• Coconut Water: This is the liquid in the hollow of a fresh coconut. It has also become rather trendy, sold in cans as a “healthy” beverage. The positives: It contains 5 healthy electrolytes (potassium, magnesium, sodium, phosphate, and calcium.) The negatives: It’s relatively high in sugar, containing 16 grams in 12 ounces of water; this is equal to 4 teaspoons of sugar, with no food substance to counteract the glycemic effect. The canned coconut water is also pasteurized to promote a long shelf life, and you have the leaching potential from the cans. My opinion: If you have a fresh coconut, by all means, drink the water, but don’t buy the canned variety, thinking it’s a health drink.
  • Coconut Aminos: You’ll see this ingredient pop up in a lot of paleo recipes. It’s essentially being used as a soy sauce replacement. It’s derived from the sap of a coconut tree, and adds an umami flavor to dishes. Although it’s advertised as containing 17 amino acids, the sauce is used in such small quantities that it doesn’t provide any health benefit. However, it is a good flavor enhancer. Some people are concerned about one of the amino acids being “glutamic acid” which is a building block of MSG. However, in order for it to become MSG, it needs to be isolated and refined. Coconut Aminos are a whole food, and don’t undergo this process, and glutamic acid occurs naturally and harmlessly in all foods containing protein (chicken, salmon, walnuts, etc.) If you can’t find it at your local health food store, you can buy coconut aminos through ShopAIP.

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Too Much of a Good Thing

Because of its wide variety of uses in the paleo community, some people go a little crazy with coconut, eating a lot of it daily. That can pose a problem for a few  reasons:

  • Remember those health benefits of coconut oil listed at the top of the article? It’s not a matter of “more is better.” Too much at once can overwhelm the body, making you feel worse instead of better. We’re all unique in what our bodies need – pay attention to how you feel and adjust accordingly.
  • Coconut is high in fiber, which is healthy in moderation, but can cause digestive problems at high doses. So, if you find yourself reacting negatively to coconut, consider the amount you’re eating. Even with healthy foods, moderation is wise.
  • Is it possible to have coconut sensitivity? Yes. While many people in the paleo community do very well with coconut (myself included), some people feel better when they avoid it altogether. Everyone is so unique. If you’ve been eating a lot of coconut and feeling worse, first try cutting down on the amount. If you still aren’t feeling your best, try removing it from your diet altogether for 30 days and then reintroduce it. If you are sensitive to coconut, you’ll have a clear negative reaction. If you aren’t sensitive, your body will respond neutrally. This will let you know if it’s a healthy food for you.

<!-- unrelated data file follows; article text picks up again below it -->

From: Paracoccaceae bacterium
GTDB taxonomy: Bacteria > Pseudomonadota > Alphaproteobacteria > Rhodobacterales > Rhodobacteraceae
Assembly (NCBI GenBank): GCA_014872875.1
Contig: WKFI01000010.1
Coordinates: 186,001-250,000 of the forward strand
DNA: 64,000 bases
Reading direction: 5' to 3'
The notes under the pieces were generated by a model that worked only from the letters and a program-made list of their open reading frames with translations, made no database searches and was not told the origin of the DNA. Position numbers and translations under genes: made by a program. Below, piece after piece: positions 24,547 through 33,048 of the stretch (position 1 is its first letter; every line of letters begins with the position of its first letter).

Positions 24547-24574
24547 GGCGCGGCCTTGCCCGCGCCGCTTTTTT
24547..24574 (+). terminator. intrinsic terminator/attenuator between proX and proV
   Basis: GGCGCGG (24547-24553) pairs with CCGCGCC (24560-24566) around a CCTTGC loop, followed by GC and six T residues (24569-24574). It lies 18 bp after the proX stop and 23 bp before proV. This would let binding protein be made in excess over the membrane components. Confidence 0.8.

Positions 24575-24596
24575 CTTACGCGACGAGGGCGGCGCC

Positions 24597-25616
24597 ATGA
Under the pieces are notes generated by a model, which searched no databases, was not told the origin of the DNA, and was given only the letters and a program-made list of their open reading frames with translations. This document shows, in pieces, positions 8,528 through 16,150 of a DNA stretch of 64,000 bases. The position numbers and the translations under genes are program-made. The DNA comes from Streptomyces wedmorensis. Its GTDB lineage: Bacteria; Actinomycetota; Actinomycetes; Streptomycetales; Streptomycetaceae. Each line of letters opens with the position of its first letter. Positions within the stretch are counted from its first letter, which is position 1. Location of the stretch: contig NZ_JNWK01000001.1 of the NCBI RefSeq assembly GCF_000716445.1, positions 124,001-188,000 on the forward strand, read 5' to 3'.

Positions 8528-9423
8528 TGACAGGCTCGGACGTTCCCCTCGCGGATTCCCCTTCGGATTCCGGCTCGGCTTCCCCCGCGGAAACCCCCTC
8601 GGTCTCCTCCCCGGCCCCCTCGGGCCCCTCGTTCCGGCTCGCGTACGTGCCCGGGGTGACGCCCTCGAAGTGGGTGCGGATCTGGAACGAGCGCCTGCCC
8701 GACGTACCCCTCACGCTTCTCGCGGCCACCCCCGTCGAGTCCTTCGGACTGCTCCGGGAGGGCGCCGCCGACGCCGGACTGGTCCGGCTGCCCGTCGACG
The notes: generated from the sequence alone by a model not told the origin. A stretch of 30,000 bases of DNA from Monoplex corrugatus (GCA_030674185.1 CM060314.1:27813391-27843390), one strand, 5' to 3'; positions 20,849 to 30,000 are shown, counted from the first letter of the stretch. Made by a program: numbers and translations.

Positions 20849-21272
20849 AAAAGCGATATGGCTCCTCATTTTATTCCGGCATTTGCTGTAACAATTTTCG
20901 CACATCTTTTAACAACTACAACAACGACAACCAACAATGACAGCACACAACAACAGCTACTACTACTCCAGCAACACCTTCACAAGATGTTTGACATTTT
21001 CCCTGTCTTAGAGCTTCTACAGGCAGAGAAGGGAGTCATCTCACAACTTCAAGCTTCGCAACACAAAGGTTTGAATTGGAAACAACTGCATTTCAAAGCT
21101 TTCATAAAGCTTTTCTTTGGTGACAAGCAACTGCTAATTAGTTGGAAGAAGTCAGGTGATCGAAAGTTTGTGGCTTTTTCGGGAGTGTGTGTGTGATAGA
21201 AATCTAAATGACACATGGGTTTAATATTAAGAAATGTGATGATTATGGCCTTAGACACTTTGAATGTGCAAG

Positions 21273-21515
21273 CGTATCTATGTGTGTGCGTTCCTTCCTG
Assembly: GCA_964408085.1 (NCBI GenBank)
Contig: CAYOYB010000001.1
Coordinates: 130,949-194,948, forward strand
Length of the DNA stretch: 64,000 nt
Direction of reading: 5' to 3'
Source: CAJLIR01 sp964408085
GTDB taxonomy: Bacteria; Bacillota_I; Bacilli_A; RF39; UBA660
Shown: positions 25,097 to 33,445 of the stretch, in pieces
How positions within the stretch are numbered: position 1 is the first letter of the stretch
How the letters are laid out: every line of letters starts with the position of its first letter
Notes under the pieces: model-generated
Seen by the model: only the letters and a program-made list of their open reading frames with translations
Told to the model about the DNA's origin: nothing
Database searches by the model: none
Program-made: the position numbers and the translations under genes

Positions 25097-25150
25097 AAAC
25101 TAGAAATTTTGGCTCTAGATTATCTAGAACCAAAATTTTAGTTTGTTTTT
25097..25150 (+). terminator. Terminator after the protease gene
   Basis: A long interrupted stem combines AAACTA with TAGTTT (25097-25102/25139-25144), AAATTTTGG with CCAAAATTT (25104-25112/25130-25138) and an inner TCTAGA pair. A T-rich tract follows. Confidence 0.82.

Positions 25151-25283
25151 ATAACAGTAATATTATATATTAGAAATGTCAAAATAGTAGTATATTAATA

Recipe

You can use this milk as a substitute in any recipe that calls for dairy milk. Feel free to divide the recipe in 1/2 or double it, depending on how much you need.

photos showing the steps of making coconut milk

Print
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Coconut Milk in 4 Easy Steps

Homemade Coconut Milk (Paleo, AIP, GAPS, Wahls, Whole30)


  • Author: Eileen Laird
  • Total Time: 8 minutes
  • Yield: 2 cups

Ingredients


Instructions

  1. You want the water to be hot, but not boiling. Add 1-1/2 cups hot water along with all of the coconut into a blender. Blend at high speed for 3 minutes.
  2. Set a fine mesh strainer over a bowl or large glass measuring cup. Pour the blender contents into the strainer, and use a spoon or spatula to press the milk out of the pulp. This first pressing is coconut cream. (Alternatively, you can pour into a nut milk bag and squeeze the liquid from the pulp.)
  3. Transfer the dry-pressed coconut pulp back into the blender and add the remaining 1 cup of hot water. Blend at high speed again, this time for 2 minutes.
  4. Set the fine mesh strainer back over the bowl or large glass measuring cup. Pour the blender contents into the strainer and press the milk out of the pulp again.  This second pressing is light coconut milk. Together, they make a beautiful full-fat coconut milk.
  5. Refrigerate leftover milk. It will separate in the fridge, with the fat rising to the top. Simply heat it gently in a saucepan and stir it with a whisk to blend it into milk again. It will keep for 3 days in the fridge, or 3 months in the freezer.

Notes

  1. If your local store only sells regularly shredded coconut, you can pulse it in your food processor to chop it up more finely. 
  • Prep Time: 8 minutes
  • Category: Staple
  • Method: No Cook

Keywords: paleo, aip, gaps, wahls, whole30, homemade coconut milk

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Credit: image at top of page from Robert Wetzlmayr via Wikimedia.